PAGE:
Characterizing SEIs on Tin-Based Nano-Composite Electrode Films for Li-ion Batteries

Tin-based hydrocarbon nano-particulate composites are referred to advanced graphite anodes, and have been shown to be highly promising materials to enhance the performance of lithium ion batteries by optimizing the specific capacity. The key point of this article is the development of a polymeric solid electrolyte interphase (SEI) during the initial electrical cycles of the battery, and the SEI’s chemical composition is necessary for additional developments with regard to long-term and cycle stability.

The Thermo Fisher Scientific™ K-Alpha™ XPS instrument (Figure 1) was used to characterize nano-particular tin-based electrode composites for lithium-ion batteries (Figure 2) in the pure status and following polymeric SEI formation. Post mortem X-ray photoelectron spectroscopy is one of the fundamental surface analytical techniques to obtain the preferred chemical data in a non-destructive manner.

Thermo Fisher Scientific™ K-Alpha™ XPS instrument

Figure 1. Thermo Fisher Scientific™ K-Alpha™ XPS instrument

Lithium batteries

Figure 2. Lithium batteries

Experiment

In order to synthesize electrode, porous SnO2/CXHY nano-particular films were directly placed onto preheated nickel current collectors with the aid of the Karlsruhe Microwave Plasma Process (KMPP) using water-free Sn(C4H9)4 as a precursor in pure Ar carrier gas.

For post mortem XPS characterization, the electrodes were discharged from 2.8 to 0.8 V (predicted reduction of electrolyte and SnO) and from 2.8 V down to 0.25 V (predicted alloying of tin with lithium) using vinylene carbonate (VC) and LP30 electrolyte as additive.

To make XPS measurements, newly prepared samples were placed within a glove-box that was directly fixed to a load lock of the Thermo Scientific K-Alpha instrument. The whole range of samples was examined with the micro-focused, monochromated Al Kα X-ray source at 400 µm spot size. During examination, the charge compensation system was used to stop any localized accumulation of charge. Next, the Thermo Scientific Avantage software was used to perform data acquisition and processing, and the spectra acquired were subsequently fitted with one or more Voigt profiles (binding energy uncertainty: +/- 0.2 eV). All of the acquired spectra were referenced to the C 1s peak of hydrocarbons at a binding energy of 285.0 eV.

Results

Figure 3 shows the O 1s, C 1s, and Li 1s spectra of the pure electrode surface and surfaces of two cells cycled down to 0.8 V and 0.25 V, respectively.

C 1s, O 1s, and Li 1s XP spectra of a pristine electrode surface and electrodes surfaces cycled to 0.8 V and 0.25 V, respectively.

Figure 3. C 1s, O 1s, and Li 1s XP spectra of a pristine electrode surface and electrodes surfaces cycled to 0.8 V and 0.25 V, respectively.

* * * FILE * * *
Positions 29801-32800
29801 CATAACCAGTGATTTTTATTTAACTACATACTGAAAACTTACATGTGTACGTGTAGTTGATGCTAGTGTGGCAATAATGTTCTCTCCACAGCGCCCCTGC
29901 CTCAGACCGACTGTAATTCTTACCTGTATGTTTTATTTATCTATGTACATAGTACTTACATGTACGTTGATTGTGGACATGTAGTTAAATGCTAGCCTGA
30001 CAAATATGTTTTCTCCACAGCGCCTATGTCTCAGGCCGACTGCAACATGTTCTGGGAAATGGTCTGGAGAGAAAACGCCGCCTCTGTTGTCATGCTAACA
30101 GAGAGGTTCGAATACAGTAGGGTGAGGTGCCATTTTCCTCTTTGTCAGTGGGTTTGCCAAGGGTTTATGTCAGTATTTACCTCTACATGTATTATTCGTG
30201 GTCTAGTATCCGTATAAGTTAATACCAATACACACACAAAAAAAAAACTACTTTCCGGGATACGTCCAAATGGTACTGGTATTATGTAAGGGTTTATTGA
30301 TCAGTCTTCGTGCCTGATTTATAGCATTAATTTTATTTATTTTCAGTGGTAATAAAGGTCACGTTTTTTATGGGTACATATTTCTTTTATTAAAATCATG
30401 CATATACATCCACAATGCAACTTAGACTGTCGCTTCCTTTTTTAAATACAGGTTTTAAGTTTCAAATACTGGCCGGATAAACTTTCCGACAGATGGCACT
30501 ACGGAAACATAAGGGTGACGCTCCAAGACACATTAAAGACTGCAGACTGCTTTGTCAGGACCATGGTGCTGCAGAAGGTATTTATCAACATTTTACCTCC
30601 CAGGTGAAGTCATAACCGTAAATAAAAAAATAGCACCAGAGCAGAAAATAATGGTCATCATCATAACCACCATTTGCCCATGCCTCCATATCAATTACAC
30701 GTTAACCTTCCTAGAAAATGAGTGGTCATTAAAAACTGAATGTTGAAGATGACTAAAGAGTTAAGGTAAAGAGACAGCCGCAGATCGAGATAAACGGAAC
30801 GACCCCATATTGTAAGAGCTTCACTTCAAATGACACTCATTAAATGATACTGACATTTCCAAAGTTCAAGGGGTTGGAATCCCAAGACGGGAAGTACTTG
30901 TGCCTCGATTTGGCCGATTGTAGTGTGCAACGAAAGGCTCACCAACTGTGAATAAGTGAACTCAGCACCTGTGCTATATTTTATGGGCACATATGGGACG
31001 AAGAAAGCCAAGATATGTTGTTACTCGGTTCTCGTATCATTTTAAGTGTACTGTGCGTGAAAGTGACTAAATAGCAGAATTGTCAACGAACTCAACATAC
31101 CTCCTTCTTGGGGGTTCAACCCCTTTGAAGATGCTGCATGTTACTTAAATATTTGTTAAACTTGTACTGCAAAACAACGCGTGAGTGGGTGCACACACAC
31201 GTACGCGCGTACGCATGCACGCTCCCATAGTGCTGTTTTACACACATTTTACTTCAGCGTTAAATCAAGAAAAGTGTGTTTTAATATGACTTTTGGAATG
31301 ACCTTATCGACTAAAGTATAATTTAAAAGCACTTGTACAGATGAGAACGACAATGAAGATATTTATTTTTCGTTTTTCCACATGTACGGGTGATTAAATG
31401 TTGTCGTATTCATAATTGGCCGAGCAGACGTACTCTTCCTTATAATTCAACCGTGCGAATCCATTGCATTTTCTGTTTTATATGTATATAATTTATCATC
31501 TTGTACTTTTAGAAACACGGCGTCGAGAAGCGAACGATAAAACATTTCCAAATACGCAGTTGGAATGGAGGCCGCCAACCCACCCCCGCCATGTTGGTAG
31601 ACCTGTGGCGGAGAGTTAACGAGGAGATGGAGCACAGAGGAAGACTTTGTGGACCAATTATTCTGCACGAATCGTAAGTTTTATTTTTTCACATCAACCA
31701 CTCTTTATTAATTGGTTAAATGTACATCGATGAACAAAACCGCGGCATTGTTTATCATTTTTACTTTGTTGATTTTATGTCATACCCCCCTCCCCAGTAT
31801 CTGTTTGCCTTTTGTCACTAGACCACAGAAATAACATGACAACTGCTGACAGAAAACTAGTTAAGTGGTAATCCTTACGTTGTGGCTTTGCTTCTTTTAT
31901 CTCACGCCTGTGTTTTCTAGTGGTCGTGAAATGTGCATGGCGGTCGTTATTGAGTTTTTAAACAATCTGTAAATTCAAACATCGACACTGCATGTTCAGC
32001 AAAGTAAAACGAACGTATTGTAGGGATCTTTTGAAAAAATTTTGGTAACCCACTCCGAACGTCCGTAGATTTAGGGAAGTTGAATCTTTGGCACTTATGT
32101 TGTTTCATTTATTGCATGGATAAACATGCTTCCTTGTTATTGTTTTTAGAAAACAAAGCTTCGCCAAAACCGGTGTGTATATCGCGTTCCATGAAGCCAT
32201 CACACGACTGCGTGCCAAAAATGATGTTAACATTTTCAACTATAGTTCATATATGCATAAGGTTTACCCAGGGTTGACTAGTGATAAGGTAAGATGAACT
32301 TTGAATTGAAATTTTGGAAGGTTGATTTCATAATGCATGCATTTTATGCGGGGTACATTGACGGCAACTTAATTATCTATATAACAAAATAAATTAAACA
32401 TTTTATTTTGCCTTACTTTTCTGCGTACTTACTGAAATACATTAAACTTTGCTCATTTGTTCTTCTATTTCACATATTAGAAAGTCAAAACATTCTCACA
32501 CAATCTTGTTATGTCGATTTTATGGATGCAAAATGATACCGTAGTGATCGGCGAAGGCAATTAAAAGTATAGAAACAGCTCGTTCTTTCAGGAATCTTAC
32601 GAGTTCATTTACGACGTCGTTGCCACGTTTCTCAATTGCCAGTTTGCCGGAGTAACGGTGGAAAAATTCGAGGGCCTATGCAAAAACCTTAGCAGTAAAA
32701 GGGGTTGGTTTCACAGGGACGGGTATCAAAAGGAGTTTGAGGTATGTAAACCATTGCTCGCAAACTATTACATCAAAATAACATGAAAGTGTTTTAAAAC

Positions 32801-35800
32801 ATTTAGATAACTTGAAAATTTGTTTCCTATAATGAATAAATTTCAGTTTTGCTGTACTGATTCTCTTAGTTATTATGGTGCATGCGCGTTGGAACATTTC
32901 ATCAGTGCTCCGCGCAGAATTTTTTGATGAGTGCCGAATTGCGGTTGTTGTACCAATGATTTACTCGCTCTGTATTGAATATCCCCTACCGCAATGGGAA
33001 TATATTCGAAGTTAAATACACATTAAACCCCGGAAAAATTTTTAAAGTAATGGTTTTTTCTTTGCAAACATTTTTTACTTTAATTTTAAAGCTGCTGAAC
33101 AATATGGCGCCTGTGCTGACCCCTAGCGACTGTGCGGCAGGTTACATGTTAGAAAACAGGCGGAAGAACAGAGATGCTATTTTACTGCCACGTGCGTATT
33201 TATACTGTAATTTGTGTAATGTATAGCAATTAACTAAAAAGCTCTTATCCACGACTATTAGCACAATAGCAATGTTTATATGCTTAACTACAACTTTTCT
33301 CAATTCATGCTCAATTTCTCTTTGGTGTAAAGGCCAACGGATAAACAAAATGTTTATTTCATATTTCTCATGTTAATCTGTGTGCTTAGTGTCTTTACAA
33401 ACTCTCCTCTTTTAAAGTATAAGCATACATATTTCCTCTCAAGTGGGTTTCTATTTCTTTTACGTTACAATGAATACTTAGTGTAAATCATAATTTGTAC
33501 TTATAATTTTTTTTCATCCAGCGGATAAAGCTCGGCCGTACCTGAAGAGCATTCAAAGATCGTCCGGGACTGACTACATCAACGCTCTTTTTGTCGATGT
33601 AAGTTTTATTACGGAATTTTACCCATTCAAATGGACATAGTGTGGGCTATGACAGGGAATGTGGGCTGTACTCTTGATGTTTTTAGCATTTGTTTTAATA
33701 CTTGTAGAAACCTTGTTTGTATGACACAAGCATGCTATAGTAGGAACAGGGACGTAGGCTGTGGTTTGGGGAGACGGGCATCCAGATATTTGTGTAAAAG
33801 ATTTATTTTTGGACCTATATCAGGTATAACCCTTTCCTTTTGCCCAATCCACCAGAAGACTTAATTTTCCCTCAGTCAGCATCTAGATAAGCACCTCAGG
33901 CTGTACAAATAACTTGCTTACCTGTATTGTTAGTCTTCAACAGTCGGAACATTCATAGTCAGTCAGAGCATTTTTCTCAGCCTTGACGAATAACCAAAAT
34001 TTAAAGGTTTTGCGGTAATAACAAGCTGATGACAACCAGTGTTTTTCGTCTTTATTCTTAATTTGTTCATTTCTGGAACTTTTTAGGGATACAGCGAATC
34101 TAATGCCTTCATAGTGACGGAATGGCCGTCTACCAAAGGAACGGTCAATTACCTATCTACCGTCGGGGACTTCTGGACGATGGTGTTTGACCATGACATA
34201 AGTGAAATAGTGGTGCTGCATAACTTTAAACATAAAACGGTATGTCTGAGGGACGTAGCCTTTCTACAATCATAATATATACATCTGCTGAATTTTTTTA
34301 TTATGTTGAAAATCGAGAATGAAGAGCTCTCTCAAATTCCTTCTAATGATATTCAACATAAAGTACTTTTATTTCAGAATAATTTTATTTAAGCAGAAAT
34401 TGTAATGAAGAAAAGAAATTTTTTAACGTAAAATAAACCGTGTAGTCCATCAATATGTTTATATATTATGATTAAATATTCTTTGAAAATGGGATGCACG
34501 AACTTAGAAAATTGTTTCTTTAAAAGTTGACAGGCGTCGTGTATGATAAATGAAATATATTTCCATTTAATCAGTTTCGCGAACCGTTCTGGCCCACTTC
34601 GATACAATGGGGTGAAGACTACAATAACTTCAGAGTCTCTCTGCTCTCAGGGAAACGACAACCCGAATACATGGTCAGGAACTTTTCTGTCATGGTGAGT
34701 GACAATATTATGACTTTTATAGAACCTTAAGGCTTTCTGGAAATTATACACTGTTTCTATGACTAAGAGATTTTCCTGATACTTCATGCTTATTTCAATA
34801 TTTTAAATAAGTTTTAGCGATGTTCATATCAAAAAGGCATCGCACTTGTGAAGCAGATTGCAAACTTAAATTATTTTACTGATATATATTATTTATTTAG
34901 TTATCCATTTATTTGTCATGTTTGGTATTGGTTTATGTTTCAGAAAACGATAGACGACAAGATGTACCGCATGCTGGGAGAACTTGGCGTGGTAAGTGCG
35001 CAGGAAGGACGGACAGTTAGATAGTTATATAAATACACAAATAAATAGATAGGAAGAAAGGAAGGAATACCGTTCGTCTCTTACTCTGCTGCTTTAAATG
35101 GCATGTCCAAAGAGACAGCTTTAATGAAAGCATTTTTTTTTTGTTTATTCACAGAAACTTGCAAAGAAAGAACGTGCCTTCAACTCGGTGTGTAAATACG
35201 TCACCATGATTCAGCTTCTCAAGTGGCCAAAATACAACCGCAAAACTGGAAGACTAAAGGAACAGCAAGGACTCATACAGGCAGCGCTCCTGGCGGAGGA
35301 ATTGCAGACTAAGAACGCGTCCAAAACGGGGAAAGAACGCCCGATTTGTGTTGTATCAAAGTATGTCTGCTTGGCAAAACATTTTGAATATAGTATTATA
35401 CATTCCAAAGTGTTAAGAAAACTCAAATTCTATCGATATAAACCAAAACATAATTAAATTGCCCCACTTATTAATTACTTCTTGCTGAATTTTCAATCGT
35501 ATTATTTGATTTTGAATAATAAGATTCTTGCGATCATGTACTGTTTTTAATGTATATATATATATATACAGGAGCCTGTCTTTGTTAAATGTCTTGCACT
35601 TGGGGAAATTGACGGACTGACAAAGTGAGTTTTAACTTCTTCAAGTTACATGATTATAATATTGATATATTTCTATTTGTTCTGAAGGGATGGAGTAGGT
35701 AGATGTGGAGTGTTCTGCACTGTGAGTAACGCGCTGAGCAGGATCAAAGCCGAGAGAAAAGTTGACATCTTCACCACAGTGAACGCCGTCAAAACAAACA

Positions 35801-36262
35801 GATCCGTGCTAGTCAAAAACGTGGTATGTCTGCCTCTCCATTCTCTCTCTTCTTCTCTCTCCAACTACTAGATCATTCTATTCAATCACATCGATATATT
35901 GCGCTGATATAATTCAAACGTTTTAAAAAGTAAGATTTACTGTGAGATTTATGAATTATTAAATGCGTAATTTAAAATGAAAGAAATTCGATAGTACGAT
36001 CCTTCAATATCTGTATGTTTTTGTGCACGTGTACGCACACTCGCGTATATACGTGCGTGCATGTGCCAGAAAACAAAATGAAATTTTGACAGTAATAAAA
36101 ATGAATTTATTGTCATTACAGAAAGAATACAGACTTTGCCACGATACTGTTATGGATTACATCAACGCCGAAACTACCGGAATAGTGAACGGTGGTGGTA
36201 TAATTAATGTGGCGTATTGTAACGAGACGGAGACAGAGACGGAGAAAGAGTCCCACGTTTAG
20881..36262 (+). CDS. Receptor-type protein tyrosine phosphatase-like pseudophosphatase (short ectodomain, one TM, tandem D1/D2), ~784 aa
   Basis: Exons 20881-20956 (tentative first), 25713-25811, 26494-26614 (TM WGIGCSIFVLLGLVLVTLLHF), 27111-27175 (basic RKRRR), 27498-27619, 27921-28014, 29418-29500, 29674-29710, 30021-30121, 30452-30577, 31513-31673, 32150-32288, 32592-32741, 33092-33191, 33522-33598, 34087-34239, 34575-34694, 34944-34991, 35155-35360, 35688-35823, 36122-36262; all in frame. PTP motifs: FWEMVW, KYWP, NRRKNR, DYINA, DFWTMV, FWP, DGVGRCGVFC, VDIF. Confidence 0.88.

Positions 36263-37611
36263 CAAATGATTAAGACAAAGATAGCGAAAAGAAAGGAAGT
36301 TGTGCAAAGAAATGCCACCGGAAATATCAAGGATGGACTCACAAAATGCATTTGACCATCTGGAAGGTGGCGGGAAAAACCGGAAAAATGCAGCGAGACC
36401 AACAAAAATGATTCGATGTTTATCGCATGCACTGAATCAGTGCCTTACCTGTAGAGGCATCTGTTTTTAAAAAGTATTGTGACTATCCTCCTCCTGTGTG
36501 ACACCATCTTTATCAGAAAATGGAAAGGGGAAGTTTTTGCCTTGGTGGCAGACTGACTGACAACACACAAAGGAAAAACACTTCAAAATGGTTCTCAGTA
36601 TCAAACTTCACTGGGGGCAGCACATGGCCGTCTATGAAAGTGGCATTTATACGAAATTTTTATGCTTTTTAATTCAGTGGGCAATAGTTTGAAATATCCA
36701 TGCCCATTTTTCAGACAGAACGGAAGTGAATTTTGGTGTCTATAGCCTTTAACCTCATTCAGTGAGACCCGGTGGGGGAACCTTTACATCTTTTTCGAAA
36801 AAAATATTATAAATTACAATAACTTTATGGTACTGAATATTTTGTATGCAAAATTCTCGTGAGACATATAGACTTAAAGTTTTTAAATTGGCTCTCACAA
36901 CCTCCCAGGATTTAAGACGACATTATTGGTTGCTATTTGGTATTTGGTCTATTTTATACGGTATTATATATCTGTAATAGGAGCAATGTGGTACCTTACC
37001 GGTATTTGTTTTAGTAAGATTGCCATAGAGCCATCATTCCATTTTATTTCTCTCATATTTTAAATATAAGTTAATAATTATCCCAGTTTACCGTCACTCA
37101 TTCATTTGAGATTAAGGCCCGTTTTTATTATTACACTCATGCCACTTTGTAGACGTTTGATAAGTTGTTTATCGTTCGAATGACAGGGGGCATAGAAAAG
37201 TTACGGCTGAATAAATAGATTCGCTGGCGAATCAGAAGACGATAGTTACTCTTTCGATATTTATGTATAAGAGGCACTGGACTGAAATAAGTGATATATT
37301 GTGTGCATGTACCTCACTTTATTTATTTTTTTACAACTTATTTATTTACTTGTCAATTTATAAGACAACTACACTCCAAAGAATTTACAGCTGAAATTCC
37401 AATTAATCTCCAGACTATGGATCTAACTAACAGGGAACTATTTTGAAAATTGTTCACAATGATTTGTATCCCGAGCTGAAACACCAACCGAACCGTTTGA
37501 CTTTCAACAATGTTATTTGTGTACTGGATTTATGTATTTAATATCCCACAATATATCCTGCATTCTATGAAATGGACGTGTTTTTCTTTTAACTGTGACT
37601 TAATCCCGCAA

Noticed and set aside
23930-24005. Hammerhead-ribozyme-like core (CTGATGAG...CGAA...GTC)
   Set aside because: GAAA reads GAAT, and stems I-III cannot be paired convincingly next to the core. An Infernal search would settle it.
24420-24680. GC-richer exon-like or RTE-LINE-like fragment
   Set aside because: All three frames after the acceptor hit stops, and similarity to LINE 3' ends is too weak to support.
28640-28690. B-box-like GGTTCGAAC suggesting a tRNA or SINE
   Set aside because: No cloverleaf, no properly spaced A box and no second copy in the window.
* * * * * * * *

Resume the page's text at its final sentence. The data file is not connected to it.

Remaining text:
The enhanced electrochemical performance of VC comprising cells is chiefly due to the development of polymeric surface species arising from VC, and this was validated by the components at a very high binding energy of O 1s = 534.5 eV and C 1s = 291.0 eV. Apart from the VC-based polymer, the SEI, formed also contains additional decomposition products of the electrolyte subsequent to discharging from 2.8 to 0.25 V, shown by the peaks at 286.6 eV, 287.6 eV and 289.0 eV, and these can be linked to alkoxy-, ethereal-, carbonyl-, and alkylcarbonate species. These findings are confirmed by the relative O 1s peaks at 531.6 eV, 532.1 eV and 533.0 eV. These compounds occur from the direct decomposition of the carbonates present in the LP30 electrolyte. The appearance of peaks proves the extra decomposition of the conducting salt (LiPF6). These peaks are linked to lithium fluoride and a number of fluorinated lithium phosphate species (F 1s at 685.1 eV, and F 1s at 687.3 eV, P 2p3/2 at 134-137 eV).

In Figure 3, the Li 1s spectra of both cycled electrode surfaces reveal relatively wide peaks, which were not additionally deconvoluted because of the low sensitivity for lithium and minimal binding energy shifts between varied lithium species. However, the tailing at lower binding energies suggests the presence of Li2O and is also established by the corresponding O 1s part at 528.2 eV.

Conclusion

It has been shown that the XPS is a powerful and indispensable tool, which can be effectively used to characterize the SEI of Lithium-ion batteries in a simple and non-destructive way. In this particular study, the XPS technique could confirm the formation of a primarily polymer containing SEI based on the VC additive and additional compounds originating from the decomposition of the conducting salt as well as the electrolyte.

This information has been sourced, reviewed and adapted from materials provided by Thermo Fisher Scientific – Materials & Structural Analysis.

For more information on this source, please visit Thermo Fisher Scientific – Materials & Structural Analysis.

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